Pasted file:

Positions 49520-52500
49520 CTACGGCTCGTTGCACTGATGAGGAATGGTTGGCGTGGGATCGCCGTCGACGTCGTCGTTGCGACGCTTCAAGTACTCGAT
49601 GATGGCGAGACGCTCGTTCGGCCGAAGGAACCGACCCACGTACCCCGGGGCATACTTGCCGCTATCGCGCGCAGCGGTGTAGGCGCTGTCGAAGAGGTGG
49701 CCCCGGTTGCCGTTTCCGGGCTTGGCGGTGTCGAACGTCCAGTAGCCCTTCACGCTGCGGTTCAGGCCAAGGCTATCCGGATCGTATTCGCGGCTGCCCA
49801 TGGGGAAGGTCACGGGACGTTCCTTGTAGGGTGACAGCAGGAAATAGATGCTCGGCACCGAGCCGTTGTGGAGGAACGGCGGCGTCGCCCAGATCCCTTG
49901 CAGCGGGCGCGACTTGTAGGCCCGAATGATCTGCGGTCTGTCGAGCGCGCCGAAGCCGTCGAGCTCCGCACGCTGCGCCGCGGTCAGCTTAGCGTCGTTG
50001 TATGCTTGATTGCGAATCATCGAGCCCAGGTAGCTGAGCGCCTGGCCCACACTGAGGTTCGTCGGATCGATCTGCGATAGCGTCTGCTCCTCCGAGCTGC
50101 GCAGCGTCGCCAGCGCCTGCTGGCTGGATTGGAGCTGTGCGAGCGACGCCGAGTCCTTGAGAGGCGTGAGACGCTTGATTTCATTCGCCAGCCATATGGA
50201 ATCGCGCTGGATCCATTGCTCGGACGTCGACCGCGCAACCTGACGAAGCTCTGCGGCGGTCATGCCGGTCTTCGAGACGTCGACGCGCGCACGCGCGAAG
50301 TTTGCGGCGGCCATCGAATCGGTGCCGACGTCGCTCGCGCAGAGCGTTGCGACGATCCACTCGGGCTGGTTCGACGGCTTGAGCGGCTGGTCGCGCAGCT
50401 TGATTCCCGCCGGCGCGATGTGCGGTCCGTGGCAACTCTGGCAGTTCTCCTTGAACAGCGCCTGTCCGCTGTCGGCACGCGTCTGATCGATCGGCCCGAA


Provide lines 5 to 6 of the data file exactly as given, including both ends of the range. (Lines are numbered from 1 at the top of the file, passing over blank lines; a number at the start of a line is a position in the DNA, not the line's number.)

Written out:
49801 TGGGGAAGGTCACGGGACGTTCCTTGTAGGGTGACAGCAGGAAATAGATGCTCGGCACCGAGCCGTTGTGGAGGAACGGCGGCGTCGCCCAGATCCCTTG
49901 CAGCGGGCGCGACTTGTAGGCCCGAATGATCTGCGGTCTGTCGAGCGCGCCGAAGCCGTCGAGCTCCGCACGCTGCGCCGCGGTCAGCTTAGCGTCGTTG